Plight of the Northern Sri Lankan Farmers

mapIn Sri Lanka, the agriculture products account for almost one-fourth of Sri Lanka’s exports, the 24% made up of 13% Tea, coconut 3%, spices 4% and other 4%, providing an important source of foreign exchange and livelihoods for the people in the country, and yet most of the Northern farmers are not able to play a key role in this important wealth earning activity, because of the devastation caused by the three decades of civil war ending in 2009 and the harmful policy pursued by the previous regime during the negative peace years to 2015. 

The importance of rebuilding the agriculture sector of the region cannot be over stressed.  Unlike the farmers in the rest of the country involved in cultivation, who needs state assistance to keep price of produce stable and to ensure inputs including fertilizers are available when needed at a competitive price; the northern farmers have been denied access to their land and have lost their agriculture infrastructure as well as most of their work force due to the civil war and it could only be rebuilt with the full participation of the state.  If conditions are conducive the northern farmers can complement paddy production in the rest of the country to raise it to export quantities. They could also produce many export crops such as chilies, fruits and vegetable and produce import substitute products like potatoes, onions and many pulses.

After end of the civil war in 2009 the major detrimental factor to rebuild the agriculture sector in the North under Governor’s rule was caused by the authorities, who denied farmers access to their land. Several farmer families are still unable to return to their homes due to many official and unofficial Security Zone restrictions in areas in the North, which prevent in many places and severely restrict in the rest access to cultivatable land. The legislators from North Tamil National Alliance (TNA), with those from the United National Party (UNP), co-partners in the National Government have stepped up pressure to seek the release of more lands now under security forces control.  In all the five districts of the Northern Province many returning farmers displaced by war, were denied access to the land they had been utilizing for their agriculture activities. Many farmers were informed by officials that they no longer had permission to cultivate these lands as the land had been confiscated by the state for use by security forces. These families left their homes, to escape fighting or because their lands were confiscated for use by the forces. Unable to return to their lands are dispersed to other areas in mainland and peninsula. These people were displaced from their lands some initially in 1984 and were unable to return until 2012. They have suffered multiple displacements and witnessed the worst of the fighting, particularly during the final phase and also were the last to be released from the Internal Displaced Persons (IDP) camps and many are still in make shift accommodation without basic amenities. In some cases, they were told access has been denied due to failure to pay taxes for a long period during the war or because land permits were no longer valid and were asked to produce documentation to prove their title to the land.  Many of these people have lost their documents, while fleeing the fighting and over years of displacement and no longer have the required documentation. These people have lost everything in the war and now have no income and no livelihoods as the community is reliant on cultivation done on these plots of land.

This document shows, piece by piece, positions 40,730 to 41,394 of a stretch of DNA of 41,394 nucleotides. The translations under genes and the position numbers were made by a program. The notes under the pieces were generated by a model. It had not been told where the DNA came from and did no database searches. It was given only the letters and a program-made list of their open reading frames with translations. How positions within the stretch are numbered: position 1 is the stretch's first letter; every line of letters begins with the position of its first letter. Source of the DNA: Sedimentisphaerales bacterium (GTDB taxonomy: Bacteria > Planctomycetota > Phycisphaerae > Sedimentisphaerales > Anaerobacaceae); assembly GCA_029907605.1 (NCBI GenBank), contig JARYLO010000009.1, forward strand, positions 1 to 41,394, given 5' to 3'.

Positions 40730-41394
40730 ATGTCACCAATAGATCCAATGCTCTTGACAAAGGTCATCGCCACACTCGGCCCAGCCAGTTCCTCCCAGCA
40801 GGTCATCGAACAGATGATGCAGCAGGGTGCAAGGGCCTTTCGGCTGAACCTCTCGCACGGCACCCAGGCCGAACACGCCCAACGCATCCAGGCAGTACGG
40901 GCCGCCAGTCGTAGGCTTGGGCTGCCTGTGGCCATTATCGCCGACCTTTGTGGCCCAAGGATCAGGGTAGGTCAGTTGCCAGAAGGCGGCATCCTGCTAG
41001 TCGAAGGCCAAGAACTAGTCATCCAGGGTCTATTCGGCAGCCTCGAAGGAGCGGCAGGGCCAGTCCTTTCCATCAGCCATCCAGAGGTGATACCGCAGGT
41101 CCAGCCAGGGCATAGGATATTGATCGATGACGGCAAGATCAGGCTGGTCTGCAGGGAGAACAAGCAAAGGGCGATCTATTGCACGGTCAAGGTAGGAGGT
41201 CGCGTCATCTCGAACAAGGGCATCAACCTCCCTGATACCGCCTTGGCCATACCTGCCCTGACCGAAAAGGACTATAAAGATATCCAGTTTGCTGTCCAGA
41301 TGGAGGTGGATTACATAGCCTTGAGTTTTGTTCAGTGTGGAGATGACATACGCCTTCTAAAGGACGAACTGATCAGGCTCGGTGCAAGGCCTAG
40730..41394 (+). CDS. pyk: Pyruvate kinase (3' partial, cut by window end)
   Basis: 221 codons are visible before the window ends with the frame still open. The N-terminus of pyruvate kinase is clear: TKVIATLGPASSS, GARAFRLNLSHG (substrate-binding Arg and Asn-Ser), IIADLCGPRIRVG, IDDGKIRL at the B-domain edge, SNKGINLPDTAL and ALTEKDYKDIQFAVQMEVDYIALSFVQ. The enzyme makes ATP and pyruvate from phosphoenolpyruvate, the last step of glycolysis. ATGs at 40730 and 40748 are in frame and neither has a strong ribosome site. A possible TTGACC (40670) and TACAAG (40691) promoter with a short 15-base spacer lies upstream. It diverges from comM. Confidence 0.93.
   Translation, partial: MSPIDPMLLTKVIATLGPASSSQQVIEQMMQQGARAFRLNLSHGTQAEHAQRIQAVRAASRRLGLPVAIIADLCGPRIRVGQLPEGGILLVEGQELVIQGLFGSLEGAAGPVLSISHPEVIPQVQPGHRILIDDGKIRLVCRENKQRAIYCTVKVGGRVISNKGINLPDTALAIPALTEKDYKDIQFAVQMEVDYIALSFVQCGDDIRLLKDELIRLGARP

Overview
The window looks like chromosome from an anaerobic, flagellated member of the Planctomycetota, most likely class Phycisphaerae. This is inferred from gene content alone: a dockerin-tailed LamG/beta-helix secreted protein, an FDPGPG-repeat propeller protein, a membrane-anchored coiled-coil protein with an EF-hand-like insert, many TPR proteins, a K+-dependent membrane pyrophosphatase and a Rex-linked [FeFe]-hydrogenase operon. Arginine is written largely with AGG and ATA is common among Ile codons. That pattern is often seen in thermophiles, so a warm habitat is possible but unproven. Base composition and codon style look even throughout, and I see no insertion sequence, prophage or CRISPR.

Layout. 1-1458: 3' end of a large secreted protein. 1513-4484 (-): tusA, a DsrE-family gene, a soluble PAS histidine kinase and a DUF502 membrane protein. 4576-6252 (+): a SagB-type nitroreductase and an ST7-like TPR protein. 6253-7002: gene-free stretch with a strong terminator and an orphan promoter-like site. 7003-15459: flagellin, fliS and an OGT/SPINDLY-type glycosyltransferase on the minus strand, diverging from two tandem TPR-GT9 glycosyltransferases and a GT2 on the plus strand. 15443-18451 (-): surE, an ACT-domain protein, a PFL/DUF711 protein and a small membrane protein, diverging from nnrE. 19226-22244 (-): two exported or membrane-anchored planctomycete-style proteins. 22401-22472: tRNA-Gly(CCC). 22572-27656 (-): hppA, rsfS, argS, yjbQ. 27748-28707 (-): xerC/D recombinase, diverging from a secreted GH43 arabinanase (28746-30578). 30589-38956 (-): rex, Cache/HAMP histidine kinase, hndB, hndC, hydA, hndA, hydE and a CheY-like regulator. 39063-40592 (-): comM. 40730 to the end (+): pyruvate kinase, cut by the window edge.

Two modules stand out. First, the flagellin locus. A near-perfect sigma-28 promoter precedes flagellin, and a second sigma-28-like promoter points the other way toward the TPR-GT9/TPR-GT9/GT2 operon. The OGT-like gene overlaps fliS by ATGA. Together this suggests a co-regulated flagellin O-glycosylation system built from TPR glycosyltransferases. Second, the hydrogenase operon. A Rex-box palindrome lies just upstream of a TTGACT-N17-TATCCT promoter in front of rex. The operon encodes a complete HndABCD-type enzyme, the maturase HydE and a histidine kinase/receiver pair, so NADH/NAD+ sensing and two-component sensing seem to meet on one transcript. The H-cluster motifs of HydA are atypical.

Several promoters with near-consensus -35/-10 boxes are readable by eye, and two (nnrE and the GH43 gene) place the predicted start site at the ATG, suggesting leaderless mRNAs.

The past regime failed to realize that such actions would only give political forage to the representatives of these farmers and this matter was taken to the notice of UN Human Rights Council by TNA ably supported by the Tamil diaspora and as expected the National Government under good governance has consented to resolve the problem and a small percentage of the land has already been released to the owners– map indicate current position of typical security held land. It is the hope that all farmers will be able to get back to their land soon.

In the meantime during the negative peace years following the end of war the State and its organs were engaged in altering the demographic of the Northern Province through systematic colonization. This acrimonious action by the authorities assisted by the previous regime can only be considered as that of mere political pests without vision of good governance to rule a multi-ethnic country like Sri Lanka. They were encouraged by a similar programme executed successfully by earlier regimes in the Eastern Province, at a heavy price. If an economic impact study was done today on the majority biased post-independence colonization policies of distributing small holdings to landless people; it would confirm without any shadow of doubt it produced more negative effects and contributed to the three decades of bloody civil war, which put the country back by five decades than facilitating to the development of the country.